By Amira Masrour | Jan 10 2013ben guerdane , main-featured , Ras Jedir border crossing , second-economy-featured , third-national-featured ,
The Local Labor Union (ULT) in the town of Ben Guerdane near the Libyan border organized a general strike today.
“All workplaces have participated in the general strike with the exception of bakeries, drug stores, and the regional hospital, which are all offering direct services to residents,”Â said Ammar Mhandi, secretary general of the region’s ULT.
Abdelmajid el-Saidi, a young, unemployed local of Ben Guerdane, stated that all businesses, including bakeries, were closed as of this morning.
The general strike is out of protest for the absence of regional development, said Mhandi, as well as the ongoing closure of the Ras Jedir border crossing upon which the livelihoods ofÂ many local residentsÂ depend. He added that residentsÂ are asking the government to establish local industries that would contribute to solving the unemployment issue in Ben Guerdane.
“Due to the deterioration of the economic and social situation in the region, we have several demands: the re-opening of the [Ras Jedir] border crossing, establishing touristic attractions, and reactivating some companies, such as the Tunisian Company of Electrical Lines’ Manufactory and traditional handicrafts that used toÂ hire many women from the region,â€ stated Mhandi.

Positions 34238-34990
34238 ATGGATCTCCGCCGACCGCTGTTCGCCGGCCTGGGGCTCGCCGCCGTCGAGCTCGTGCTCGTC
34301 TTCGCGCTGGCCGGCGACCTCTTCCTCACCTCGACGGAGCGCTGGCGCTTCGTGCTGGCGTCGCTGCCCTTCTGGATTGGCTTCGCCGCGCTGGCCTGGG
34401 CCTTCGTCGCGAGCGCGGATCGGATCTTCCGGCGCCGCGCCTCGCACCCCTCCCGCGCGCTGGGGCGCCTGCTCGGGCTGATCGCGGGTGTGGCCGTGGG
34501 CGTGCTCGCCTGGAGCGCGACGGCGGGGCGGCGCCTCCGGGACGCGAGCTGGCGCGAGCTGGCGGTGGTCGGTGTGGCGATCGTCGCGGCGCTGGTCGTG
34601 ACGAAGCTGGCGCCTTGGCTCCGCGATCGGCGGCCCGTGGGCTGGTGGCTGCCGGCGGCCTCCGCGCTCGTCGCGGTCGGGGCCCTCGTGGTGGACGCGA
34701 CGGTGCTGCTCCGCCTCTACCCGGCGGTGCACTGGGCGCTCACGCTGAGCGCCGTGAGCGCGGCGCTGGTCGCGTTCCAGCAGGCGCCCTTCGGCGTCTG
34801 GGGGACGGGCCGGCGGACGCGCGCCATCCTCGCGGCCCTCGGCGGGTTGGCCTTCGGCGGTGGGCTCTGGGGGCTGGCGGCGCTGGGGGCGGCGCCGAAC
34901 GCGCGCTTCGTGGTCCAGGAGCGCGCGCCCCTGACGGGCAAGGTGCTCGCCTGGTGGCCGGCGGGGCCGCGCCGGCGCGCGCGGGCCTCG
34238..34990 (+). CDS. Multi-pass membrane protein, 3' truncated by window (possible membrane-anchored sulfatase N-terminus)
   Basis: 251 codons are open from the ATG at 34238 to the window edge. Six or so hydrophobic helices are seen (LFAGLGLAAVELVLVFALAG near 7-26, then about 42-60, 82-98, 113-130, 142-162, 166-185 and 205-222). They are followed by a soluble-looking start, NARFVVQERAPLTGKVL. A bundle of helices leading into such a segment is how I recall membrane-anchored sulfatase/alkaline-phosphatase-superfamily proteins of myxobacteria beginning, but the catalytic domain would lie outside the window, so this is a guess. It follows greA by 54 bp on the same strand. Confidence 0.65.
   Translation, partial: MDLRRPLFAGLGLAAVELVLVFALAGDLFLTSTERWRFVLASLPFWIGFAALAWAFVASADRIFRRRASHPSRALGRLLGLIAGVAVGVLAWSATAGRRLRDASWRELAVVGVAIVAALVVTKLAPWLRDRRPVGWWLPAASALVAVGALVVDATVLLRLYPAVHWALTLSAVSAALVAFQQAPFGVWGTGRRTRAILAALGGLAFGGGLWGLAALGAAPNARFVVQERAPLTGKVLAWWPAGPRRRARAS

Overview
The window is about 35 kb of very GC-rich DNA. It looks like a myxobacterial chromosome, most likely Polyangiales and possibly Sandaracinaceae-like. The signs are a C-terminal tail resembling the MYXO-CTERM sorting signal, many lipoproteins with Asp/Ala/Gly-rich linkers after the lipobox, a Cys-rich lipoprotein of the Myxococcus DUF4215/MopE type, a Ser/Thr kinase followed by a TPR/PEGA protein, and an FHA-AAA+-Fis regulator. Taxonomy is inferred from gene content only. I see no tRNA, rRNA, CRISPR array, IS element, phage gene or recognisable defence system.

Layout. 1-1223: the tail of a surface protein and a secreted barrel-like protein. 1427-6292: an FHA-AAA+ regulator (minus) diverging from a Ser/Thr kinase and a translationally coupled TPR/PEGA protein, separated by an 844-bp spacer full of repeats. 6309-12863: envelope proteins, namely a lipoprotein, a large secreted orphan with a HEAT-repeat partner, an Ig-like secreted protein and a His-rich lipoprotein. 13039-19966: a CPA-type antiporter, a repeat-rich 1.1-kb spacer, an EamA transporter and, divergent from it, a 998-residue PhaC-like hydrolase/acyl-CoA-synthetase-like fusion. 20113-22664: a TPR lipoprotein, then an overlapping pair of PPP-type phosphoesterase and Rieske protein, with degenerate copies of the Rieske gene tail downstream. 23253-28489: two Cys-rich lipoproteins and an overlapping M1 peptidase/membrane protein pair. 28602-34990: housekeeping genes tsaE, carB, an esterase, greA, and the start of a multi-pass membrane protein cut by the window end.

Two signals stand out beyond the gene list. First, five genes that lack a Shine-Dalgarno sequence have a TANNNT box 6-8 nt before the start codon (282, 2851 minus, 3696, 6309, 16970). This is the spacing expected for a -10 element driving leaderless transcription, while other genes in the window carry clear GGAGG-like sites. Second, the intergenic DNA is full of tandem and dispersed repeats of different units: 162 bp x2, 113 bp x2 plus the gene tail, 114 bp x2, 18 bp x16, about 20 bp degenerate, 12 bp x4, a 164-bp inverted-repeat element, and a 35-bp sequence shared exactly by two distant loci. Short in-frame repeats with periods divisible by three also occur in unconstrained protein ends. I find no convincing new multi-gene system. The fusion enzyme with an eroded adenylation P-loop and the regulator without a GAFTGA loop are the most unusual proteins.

Zoubair Chhoudi, a member in the Shura Council of Ennahdha, expressed the willingness of the ruling party to realize the demands of Ben Guerdaneâ€™s inhabitants.
“Their petitions for regional development are legitimate, and the government is studying some projects, but there are administrative and financial problems, which postponed our tackling such an issue,” said Chhoudi.
Abdelmajid Najjar, National Constituent Assembly representative from the Ben Guerdane region affiliated with Ennahdha, stated his belief that the general strike will not resolve the closure of the Ras Jedir border post. He specified that it is not the Tunisian government, which is closing the border, but rather Libyan authorities.
“The problem will not be solved simply by a general strike, yet it requires a dialogue between Libyan and Tunisian authorities in order to find common ground,” argued Najjar.